The activities are not just educational games. In the third module, children create nontoxic chemicals for the house, using baking soda and club soda for cleaning or making castor oil soap, she says.
Maguire says, “We have a list of 10 or 15 products that you can make by just putting two or three different nontoxic chemicals together, so that kids can actually clean their environment.”
Part of the recycling module introduces kids to “The Clean Air Olympics,” which keeps kids active while still learning about recycling, reusing, and reducing. The Clean Air Olympics incorporates team sports with recyclable products.
“We do everything from relays to reusing bottles to bowling activities to basketball—and it’s always based on recycled products,” Maguire says. “So it’s really neat and really a great activity because [facilitators] can do it for several days, or do an entire Olympic day if they want to do it that way.”
Eventually, Maguire hopes to involve local Los Angeles RTs in activities and have them speak to kids about the impacts of the environment on their lung health.
In addition, related specifically to RTs, Breathe LA has its Asthma Lung Power program, an asthma management course for kids. The program was created and will be delivered by RTs, but is still in its pilot stage. RTs in the LA area wishing to participate should inform Shimizu or Maguire via the www.breathela.org “contact us” page.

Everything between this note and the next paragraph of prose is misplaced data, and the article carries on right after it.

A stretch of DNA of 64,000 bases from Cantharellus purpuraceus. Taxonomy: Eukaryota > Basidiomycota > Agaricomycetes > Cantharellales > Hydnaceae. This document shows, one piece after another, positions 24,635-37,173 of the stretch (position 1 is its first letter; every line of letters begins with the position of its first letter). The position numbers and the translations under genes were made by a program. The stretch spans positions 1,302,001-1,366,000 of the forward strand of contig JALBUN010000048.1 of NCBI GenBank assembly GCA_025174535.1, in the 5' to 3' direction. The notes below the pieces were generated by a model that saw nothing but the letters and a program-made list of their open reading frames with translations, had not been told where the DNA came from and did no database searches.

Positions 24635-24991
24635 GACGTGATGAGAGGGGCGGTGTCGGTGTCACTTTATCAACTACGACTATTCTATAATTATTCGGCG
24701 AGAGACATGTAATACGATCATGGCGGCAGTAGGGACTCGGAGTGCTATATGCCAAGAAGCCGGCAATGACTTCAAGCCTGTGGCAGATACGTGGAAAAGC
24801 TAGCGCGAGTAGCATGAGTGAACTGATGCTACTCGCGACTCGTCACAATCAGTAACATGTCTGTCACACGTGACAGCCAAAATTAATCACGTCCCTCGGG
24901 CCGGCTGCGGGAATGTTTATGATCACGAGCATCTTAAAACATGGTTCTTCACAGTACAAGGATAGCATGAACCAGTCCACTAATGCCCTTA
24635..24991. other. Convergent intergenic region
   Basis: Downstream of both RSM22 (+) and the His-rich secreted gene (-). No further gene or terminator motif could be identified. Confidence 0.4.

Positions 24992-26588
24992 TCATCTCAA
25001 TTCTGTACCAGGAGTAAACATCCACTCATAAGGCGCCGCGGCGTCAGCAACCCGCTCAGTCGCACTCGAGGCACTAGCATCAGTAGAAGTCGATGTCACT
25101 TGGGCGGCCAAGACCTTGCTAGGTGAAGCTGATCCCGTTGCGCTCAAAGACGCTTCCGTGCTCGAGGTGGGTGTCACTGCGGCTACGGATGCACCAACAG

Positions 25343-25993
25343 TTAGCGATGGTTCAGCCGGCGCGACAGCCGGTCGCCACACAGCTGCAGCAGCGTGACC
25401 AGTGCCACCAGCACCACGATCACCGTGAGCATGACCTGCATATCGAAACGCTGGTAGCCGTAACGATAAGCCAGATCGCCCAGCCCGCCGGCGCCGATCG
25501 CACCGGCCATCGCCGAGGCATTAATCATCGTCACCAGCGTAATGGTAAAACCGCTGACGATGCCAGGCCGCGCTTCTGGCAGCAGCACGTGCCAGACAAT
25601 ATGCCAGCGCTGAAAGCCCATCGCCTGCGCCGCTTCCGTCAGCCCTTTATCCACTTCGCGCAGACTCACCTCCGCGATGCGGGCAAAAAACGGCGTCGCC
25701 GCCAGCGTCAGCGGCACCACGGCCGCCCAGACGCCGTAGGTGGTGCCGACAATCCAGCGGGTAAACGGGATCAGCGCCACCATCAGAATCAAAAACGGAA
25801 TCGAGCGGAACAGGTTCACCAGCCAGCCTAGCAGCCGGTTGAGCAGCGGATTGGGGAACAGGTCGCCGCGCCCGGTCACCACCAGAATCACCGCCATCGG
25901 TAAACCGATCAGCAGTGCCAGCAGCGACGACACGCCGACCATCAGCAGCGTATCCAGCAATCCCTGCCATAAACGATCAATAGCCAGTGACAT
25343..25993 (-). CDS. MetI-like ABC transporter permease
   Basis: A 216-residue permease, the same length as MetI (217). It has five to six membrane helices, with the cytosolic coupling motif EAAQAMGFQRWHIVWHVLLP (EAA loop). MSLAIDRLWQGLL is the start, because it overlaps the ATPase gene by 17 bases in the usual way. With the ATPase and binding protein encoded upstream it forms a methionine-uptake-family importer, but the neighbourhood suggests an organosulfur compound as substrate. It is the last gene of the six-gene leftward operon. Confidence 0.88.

Taking a Leap for 024U
If you, a friend, or family members have always wanted to jump out of a plane with a parachute for a good cause—or just for kicks—024U wants you.
Shimizu says, “Just like a walk or a run or a bike ride, anyone who’s interested in supporting Breathe LA can log on online, register, and invite their friends to support their effort for Breathe LA.”
The sky diving event is being held an hour away from Los Angeles (and about an hour from San Diego) in the scenic Elsinore Valley, home to Southern California’s largest natural lake. Any participant who raises a minimum of $500 or more will enjoy a free tandem skydive.
“We like to say that it’s a breathtaking experience,” jokes Shimizu, “but it’s also something that can truly have an impact on clean air because it funds our 024U program.”
Just a few days before the Lake Elsinore sky diving event, the revamped 024U program will be launched at all 54 after-school sites on April 21, which is Earth Day 2008.
Learn more about other educational programs for children by seraching our Archives.
Maguire notes that some facilities will be doing 024U for 4 weeks, while some will be doing it for 10 weeks. She says, “That’s the nice thing about the way the program is set up. Depending on their needs and what they can actually bring to it, the facilitators can really modify it in whatever way they’d like.”
Along with the training in the facilitator’s guide and games in the activity books, there are pre- and post-program tests for both the kids and the facilitators. Maguire continues to develop the program and hopes to gain valuable feedback from these tests.
“It’s important to know that they learned something from it,” says Maguire. “Also, we’ll have a questionnaire that’s ongoing per module on what the kids liked and didn’t like and what they think should be added, if there was anything that was missing. So, there’s definitely a lot of growth to it. I just hope to have it as a learning experience, and then we can move forward.”
Tor Valenza is a staff writer for RT. For further information, contact [email protected]